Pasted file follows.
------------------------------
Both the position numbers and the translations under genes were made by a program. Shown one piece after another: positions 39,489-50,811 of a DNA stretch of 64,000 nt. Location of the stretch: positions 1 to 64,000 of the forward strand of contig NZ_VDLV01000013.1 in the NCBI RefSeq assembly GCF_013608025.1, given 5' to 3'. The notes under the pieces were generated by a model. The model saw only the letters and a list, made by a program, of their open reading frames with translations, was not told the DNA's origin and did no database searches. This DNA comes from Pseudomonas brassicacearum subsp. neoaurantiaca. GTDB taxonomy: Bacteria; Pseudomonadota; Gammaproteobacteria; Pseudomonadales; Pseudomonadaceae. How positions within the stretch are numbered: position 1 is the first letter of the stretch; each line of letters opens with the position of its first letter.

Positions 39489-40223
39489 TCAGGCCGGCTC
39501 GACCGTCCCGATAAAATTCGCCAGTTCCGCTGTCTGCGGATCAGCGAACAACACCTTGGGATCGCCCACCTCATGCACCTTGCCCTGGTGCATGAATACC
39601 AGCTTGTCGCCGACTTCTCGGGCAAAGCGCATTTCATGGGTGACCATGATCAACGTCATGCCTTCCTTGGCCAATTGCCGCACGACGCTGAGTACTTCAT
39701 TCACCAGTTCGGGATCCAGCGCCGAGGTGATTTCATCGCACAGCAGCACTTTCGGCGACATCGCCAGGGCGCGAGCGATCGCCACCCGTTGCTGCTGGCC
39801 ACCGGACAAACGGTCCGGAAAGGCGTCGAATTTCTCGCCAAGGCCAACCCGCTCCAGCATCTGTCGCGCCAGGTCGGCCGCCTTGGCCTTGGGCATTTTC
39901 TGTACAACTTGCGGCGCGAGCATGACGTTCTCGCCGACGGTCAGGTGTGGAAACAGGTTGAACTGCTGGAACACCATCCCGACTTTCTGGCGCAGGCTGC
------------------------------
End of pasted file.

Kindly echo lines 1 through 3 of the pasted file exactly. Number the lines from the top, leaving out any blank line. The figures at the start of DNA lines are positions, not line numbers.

Both the position numbers and the translations under genes were made by a program. Shown one piece after another: positions 39,489-50,811 of a DNA stretch of 64,000 nt. Location of the stretch: positions 1 to 64,000 of the forward strand of contig NZ_VDLV01000013.1 in the NCBI RefSeq assembly GCF_013608025.1, given 5' to 3'. The notes under the pieces were generated by a model. The model saw only the letters and a list, made by a program, of their open reading frames with translations, was not told the DNA's origin and did no database searches. This DNA comes from Pseudomonas brassicacearum subsp. neoaurantiaca. GTDB taxonomy: Bacteria; Pseudomonadota; Gammaproteobacteria; Pseudomonadales; Pseudomonadaceae. How positions within the stretch are numbered: position 1 is the first letter of the stretch; each line of letters opens with the position of its first letter.

Positions 39489-40223
39489 TCAGGCCGGCTC